Long Beach shelter revives its volunteer program; seeks applicants

It hasn’t been the best of years—in fact, the past two have been pretty crummy, but the Scratching Post is wishing creatures of any number of legs a holiday and a new year that’s as good as it can get. Speaking of new years, access your 2022 calendar right now and mark Jan. 5, 7 p.m, for the revival of Long Beach Animal Care Services’ volunteer program!

Even if you don’t make resolutions for the new year because you think they’re a waste of time and you’ll break them anyway, you won’t toss this one aside if you’ve been impatient for the shelter to emerge from the pandemic isolation, get the program going, and rebuild the volunteer base. The present volunteers, who are virtually Manx from working their tails off, would like that, too.

“I think the volunteers have gone above and beyond the status of enrichment and extras to being a solid foundation of care when LBACS has experienced a profound lack of staff these past months,” said Dee Glick, one of the lead volunteers. It’s been really hard for the few that have hung in, and I for one look very forward to having some fresh faces around to give us some backup.”

The city has been working on filling 15 vacant positions in the shelter, and the present staff members have been reliant on volunteers to fill in gaps so that the animals will receive the treatment they deserve. Such a mutual admiration society has formed between volunteers and staff that it would be safe to say that they comprise a seamless team.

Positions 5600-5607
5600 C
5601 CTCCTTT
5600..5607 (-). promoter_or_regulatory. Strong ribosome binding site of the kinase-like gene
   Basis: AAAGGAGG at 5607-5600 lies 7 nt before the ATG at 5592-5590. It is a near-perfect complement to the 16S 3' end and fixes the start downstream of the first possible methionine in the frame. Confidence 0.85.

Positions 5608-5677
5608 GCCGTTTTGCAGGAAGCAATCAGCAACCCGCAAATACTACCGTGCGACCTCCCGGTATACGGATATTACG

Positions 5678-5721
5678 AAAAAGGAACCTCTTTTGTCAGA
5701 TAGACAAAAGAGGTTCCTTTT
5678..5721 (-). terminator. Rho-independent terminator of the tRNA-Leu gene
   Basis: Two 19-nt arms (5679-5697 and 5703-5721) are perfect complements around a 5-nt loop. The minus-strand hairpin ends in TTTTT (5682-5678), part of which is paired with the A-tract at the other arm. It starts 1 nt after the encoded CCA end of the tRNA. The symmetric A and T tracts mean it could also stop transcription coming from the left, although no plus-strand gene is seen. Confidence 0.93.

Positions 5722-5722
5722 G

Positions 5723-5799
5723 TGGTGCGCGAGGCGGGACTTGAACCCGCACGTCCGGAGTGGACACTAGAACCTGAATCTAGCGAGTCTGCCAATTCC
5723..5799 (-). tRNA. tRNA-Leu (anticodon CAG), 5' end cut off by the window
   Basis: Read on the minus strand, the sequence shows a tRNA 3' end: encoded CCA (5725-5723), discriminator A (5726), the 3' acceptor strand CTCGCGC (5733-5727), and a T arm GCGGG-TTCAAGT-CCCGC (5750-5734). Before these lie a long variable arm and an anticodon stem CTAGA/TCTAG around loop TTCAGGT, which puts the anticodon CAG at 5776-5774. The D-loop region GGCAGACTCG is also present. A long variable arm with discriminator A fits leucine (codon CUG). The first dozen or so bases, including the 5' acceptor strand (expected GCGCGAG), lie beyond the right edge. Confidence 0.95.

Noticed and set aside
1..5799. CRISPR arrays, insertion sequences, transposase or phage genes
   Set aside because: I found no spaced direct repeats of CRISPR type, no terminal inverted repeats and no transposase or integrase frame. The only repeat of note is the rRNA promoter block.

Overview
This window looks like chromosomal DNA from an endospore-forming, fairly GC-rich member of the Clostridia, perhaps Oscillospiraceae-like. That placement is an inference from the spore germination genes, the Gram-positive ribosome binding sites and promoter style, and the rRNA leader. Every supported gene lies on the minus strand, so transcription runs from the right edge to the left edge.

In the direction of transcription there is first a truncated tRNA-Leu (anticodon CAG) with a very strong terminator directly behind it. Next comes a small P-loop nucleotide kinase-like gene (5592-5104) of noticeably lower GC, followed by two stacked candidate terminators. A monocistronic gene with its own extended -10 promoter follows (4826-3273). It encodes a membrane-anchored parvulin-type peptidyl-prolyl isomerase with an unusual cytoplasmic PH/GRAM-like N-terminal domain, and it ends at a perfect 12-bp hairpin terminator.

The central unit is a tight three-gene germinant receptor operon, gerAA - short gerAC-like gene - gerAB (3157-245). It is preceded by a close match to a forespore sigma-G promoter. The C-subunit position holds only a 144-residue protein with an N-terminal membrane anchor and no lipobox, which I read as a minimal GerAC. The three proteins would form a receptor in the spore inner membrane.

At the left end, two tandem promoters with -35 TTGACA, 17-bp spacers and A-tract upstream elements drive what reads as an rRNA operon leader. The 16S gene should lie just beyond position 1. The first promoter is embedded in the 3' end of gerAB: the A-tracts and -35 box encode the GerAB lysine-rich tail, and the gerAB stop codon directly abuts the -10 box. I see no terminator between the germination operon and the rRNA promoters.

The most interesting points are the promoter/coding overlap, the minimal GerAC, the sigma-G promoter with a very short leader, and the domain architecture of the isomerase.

Wanna be part of that team? There are all kinds of ways to do it—going down to the facility next to El Dorado Park at 7700 E. Spring St. and being a dogfella, a cat tender or both is the best, and so are picking up some office duties and using social media to publicize pets and events. First, though, access this link to sign up for the new-volunteer orientation to be held Jan. 5 via Zoom. That way, you’ll find out what’s involved in volunteering without having to drive anywhere or mask up. Former volunteers and those presently volunteering are encouraged to come as well to brush up on their skills and to answer questions from the potential newbies.

There will be a couple of other events during January, but hopefully, the Zoom room will have multiple facial grids filled. Offer to share your session with someone you know who is enthusiastic about volunteering at a shelter but who might not be comfortable with Zoom or have a computer at all. Such folks are still around.

Scroll down to Help wanted, help given for more details. In fact, keep scrolling—there are all kinds of things animal to know about and a full list of rescues and shelters. Please contact [email protected] if you know of anything that should be added. Mostly, if you’re concerned about shelter animals, volunteering is one of the best ways to better their lives.

Virtually pets

Another excellent way to help shelter pets is to adopt one or more and take them home. Here are a few candidates all dressed up in their holiday schwetters and other finery. Adoptions are still conducted through appointment only, so call 562-570-PETS or email [email protected] to schedule an appointment. More information about shelter pets along with their adoption forms can be accessed here.

two mastiffs in Christmas scarves flank Santa Claus. Gifts and tree in the background.